Dr Dannielle Green of Anglia Ruskin University (ARU) is part of an international group of experts calling for the production of new plastics to be capped to help solve the problem of plastic pollution.
Two months after the United Nations’ historic decision to adopt a global treaty to end plastic pollution, governmental negotiations on the agreement are set to begin on 30 May. These will foster intense debates on what kind of measures will be needed to end the pollution of the air, soils, rivers and oceans with plastic debris and microplastics.
In a letter to the journal Science, a group of scientists and experts, including Dr Green, argue for tackling the issue at the source, by regulating, capping, and over the long term phasing out the production of new plastics.
Dr Green is researching the impact of plastic pollution on the natural environment, and was a lead author on the UN report From Pollution to Solution: A global assessment of marine litter and plastic pollution published last year
Dr Green, Associate Professor in Ecology at ARU, said: “If we want to solve the issue of plastic pollution, we need to focus on the whole life cycle of plastics, not just their end of life. This includes capping production of virgin plastics.”
Melanie Bergmann of the German Alfred-Wegener-Institute, the initiator of the letter to Science, said: “Even if we recycled better and tried to manage the waste as much as we can, we would still release more than 17 million tons of plastic per year into nature. “If production just keeps growing and growing, we will be faced with a truly Sisyphean task.”
Research published in Science in 2020 shows that plastic emissions can only be cut by 79 per cent over the next 20 years if all solutions available today are implemented, including replacing some plastics with other materials, and improved recycling and waste management.
Co-author of the letter Bethanie Carney Almroth, of the University of Gothenburg, Sweden, said: “The exponentially growing production is really the root cause of the problem, and the amounts of plastics we have produced thus far have already exceeded planetary boundaries.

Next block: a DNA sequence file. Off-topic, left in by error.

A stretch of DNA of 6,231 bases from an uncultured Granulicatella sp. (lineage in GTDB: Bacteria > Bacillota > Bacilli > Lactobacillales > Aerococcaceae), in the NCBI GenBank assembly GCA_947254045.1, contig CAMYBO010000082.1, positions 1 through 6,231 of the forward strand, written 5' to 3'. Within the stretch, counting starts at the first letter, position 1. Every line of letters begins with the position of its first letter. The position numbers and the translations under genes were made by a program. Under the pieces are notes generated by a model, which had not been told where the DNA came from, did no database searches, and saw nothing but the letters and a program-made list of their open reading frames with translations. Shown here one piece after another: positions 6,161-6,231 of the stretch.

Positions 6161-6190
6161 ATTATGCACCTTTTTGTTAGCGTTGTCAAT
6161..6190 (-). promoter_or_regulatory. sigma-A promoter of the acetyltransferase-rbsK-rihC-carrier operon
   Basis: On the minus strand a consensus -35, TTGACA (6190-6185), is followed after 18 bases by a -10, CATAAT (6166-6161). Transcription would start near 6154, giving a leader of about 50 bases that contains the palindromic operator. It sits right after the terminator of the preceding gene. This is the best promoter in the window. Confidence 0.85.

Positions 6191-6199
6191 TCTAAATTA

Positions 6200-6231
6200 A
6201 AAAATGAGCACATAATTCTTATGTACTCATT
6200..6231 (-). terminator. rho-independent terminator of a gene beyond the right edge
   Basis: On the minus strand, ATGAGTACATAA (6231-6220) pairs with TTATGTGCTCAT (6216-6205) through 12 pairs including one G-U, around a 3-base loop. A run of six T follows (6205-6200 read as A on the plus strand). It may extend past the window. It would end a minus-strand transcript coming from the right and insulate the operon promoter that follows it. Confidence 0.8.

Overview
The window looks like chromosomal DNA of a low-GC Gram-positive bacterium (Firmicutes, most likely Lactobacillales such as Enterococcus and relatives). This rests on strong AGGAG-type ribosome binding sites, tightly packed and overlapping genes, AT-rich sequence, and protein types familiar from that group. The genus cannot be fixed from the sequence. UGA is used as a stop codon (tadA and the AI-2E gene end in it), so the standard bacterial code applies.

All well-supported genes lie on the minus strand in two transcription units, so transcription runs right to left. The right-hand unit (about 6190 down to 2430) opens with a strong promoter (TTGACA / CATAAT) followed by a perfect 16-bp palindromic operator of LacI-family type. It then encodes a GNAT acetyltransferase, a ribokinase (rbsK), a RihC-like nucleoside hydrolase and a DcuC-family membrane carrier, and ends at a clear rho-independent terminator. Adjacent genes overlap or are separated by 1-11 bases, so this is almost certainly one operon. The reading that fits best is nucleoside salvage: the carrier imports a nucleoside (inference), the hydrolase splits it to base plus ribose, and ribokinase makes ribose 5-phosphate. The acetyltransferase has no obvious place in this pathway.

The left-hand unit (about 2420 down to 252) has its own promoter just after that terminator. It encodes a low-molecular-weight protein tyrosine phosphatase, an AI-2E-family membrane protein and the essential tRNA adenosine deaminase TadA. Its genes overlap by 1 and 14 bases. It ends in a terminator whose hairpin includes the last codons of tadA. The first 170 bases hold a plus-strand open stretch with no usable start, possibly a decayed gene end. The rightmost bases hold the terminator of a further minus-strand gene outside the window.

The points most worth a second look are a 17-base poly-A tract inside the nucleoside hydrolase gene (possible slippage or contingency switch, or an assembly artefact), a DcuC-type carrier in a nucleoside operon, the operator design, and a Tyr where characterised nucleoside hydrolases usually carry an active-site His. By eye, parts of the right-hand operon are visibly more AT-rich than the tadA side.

“If we don’t tackle that, all other measures will fail to achieve the goal of substantially reducing the release of plastic into the environment.”
Phasing out the production of new plastics from fresh feedstocks should be part of a systemic solution to end plastic pollution, the experts from Canada, Sweden, Germany, India, Norway, Turkey, the UK and the US argue. This approach is supported by the best science available today and in line with what political and legal experts proposed in Science last year.
Co-author Sedat Gundogdu of the Cukurova University, Turkey, said: “Overproduction of plastics also feeds the plastic waste trade from the Global North to the Global South. “Many countries that receive the waste don’t have the means to process it, so it just gets dumped or ends up in the environment.”
Along with measures to address the consumption and demand side of the problem — such as taxes — a comprehensive approach must also cover the supply side, meaning the actual amount of plastics produced and put out on the market.
Cutting plastics production by banning the manufacture of new plastics will come with many societal, environmental and economic benefits, the scientists say.
Co-author Martin Wagner, an ecotoxicologist at the Norwegian University of Science and Technology, added:
“Reducing the production of new plastics in the long run will increase the value of plastics, boost other measures to curb plastic pollution, help tackle climate change and promote our transition to a circular and sustainable economy.”